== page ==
For me, what sets A Dangerous Method apart from many of Cronenberg's other movies is the level of carnality explored. This film pursues the flesh askance, not through violence (there's some, very brief) or sex (there is a good amount of that, but no quasi-marital-rape on a staircase, here). Rather, flesh is mediated by and accessed through writing and speech. This film is a deep consideration of the materiality of language. Here, words are exchanged, uttered, yanked out, ventriloquized, stifled, constantly read from the page or made to have revelatory effects. Communication is eroticized; language is burdened with the power to heal and wound. In what follows, David Cronenberg discusses the film, Freud and Jung as heroes, the horrors of World War One and the reality of hysteria, among many other interesting things.

PopMatters: Hello, Mr. Cronenberg!

David Cronenberg: Hello there!

I thought we could begin talking about, well, the beginning of the film, the title sequence.

Yes, great.

Your title sequences are always very thoughtful and speak directly to the mood and theme of the your films. For A Dangerous Method, we see images of pen strokes and what looks like paper, but no words reveal themselves. I wonder why you chose this striking way to begin the film, showing words with no words?

I wanted not to have the audience distracted from the credits by reading, of course. But with that I wanted to suggest that letter-writing was a crucial part of the relationships of the people that you're going to see. And beyond that, that letter-writing is where our movie has come from, really. Because so much of the dialogue and the actions and details of everything are embedded in the letters that these people wrote. It was an era of letter-writing.

In Vienna, there were five to eight mail deliveries every day. So if you wrote somebody in the morning, you absolutely expected to get an answer from somebody by the end of the day. So, emails, they're not a new thing, in a sense. Plus, the graciousness of the pen strokes. I wanted them to be as abstract as possible. Because penmanship was very artful back then. To be a cultured person, you had to have beautiful penmanship.

Speaking of the research done before the film then, about the letters between these principle characters. What was investigating that, reading those letters, like?

Well it was fantastic! Incredibly exciting. It's shocking at how modern it feels at times what Freud and Jung wrote each other. And how intimate the two men—one 29, the other 50—professionals, medical men, but writing the most intimate stuff, in an era that was so repressed and repressive. It did not encourage that sort of thing. They were really in the vanguard of something that was considered quite disruptive and dangerous and revolutionary, in the bad sense.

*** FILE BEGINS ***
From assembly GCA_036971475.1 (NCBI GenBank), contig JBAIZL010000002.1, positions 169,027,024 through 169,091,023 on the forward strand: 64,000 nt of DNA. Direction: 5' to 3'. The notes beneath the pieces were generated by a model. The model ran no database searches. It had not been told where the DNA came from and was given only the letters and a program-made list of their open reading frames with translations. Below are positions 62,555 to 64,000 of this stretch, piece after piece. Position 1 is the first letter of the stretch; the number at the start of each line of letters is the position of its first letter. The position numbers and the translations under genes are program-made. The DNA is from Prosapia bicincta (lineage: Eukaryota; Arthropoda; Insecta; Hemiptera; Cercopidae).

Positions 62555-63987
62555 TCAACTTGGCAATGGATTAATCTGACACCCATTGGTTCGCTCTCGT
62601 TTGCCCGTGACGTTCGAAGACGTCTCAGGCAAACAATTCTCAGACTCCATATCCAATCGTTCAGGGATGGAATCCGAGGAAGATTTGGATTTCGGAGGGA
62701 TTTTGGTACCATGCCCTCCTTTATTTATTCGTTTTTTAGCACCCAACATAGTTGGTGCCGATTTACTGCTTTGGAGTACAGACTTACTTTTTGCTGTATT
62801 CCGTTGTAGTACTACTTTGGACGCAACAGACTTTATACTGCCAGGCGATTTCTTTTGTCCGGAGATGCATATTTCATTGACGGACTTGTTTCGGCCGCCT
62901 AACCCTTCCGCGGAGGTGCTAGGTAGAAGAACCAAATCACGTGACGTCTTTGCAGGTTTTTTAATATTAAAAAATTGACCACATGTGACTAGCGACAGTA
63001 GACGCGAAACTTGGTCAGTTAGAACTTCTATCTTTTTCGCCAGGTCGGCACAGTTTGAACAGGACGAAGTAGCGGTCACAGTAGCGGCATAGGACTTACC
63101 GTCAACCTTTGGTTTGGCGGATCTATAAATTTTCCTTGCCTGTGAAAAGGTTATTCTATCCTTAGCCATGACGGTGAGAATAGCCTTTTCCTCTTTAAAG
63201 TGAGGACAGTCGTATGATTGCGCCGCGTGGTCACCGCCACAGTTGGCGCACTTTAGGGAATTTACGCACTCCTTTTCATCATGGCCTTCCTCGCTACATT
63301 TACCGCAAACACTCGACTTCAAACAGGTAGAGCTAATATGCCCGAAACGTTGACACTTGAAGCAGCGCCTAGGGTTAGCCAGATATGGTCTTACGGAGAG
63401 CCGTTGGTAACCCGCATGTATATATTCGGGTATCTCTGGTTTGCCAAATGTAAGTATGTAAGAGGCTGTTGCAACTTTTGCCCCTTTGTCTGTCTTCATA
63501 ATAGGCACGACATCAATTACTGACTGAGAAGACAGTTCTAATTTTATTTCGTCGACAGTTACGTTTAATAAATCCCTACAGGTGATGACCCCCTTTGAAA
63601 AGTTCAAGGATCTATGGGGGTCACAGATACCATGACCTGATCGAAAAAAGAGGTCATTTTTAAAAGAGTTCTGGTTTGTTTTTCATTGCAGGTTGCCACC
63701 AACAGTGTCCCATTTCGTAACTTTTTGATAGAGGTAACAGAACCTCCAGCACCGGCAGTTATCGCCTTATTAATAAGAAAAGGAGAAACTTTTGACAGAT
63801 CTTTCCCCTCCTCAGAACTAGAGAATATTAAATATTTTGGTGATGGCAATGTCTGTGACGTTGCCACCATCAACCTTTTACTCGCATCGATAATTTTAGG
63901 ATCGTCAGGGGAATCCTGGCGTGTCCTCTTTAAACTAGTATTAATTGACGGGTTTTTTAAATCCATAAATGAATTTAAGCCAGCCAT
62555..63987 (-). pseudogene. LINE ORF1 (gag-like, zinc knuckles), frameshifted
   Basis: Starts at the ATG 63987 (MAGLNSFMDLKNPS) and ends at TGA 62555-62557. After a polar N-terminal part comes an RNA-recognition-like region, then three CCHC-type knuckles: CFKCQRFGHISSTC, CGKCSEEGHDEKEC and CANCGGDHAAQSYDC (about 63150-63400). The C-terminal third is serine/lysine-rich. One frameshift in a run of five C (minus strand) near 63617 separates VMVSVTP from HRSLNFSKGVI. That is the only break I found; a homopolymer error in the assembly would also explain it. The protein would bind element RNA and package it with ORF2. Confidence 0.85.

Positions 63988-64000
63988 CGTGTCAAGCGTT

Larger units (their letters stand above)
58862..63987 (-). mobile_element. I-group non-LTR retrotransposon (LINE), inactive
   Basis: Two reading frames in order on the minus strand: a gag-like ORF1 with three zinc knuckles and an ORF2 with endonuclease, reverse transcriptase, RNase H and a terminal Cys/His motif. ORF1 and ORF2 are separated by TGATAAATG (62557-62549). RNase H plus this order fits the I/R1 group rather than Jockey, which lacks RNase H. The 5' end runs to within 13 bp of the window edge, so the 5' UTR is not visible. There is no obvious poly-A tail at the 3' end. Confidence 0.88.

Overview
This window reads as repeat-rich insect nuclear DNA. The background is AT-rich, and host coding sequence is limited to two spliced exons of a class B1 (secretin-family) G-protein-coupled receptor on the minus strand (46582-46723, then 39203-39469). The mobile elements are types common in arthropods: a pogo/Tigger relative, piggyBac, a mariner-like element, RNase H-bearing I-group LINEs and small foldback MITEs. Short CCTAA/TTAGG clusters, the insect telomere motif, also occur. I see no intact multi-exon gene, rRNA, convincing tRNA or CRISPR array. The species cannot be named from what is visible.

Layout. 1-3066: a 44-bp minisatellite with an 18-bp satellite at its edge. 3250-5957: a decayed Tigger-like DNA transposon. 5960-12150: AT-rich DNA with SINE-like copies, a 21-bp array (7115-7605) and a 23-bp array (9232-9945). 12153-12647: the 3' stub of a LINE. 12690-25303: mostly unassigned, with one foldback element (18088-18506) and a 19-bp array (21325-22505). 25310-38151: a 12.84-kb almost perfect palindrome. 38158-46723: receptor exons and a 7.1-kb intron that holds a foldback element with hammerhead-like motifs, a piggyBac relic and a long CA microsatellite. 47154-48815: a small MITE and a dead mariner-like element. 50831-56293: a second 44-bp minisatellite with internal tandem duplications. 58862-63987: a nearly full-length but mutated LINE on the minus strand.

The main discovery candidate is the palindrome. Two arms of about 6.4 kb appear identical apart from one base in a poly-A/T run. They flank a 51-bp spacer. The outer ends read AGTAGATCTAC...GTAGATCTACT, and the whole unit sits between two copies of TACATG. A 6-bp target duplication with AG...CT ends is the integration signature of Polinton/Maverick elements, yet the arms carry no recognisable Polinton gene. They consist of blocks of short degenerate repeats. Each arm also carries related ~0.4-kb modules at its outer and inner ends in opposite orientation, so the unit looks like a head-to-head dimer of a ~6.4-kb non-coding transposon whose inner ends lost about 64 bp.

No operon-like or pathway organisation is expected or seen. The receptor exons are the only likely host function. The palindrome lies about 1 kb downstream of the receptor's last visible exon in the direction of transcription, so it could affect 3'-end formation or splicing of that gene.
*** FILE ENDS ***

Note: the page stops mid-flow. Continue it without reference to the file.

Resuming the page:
In your reading of those letters, did you see their personalities emerge?

Oh definitely. Read the letters and you can feel the clear differences in their characters. But the interesting thing is that both Freud and Jung were considered two of the most beautiful writers of the German language. In a pure literary sense, their writing, even in these letters, is exquisite, wonderful.

Do you read German?

I do not. But Christopher does. But you can tell from a good translation, the elegance and the... You know, people think they know Freud, and they think they know Jung. And they think Freud was all about sex. But what people don't know is just how aware of everything he was. He knew the flaws in his own thinking. He was quite capable in addressing those, and changing his philosophy over the course of time as his understanding grew and grew.

And as he explored so many topics, from art history to anthropology to...

Right. There was nothing...there was no aspect of human existence or culture that he found irrelevant. And that's what's also so wonderful about him. It's not a narrow field. And Jung was the same. At first, I think, that was the exhilaration of their relationship. They could both see a kindred soul on that level.

So that brings us to my next question. How familiar were you with Freud's and Jung's works and ideas before the film?

I was pretty familiar with Freud. Not so familiar with Jung. Jung of course was very popular in the '60s because of his spiritual realization aspects of his work.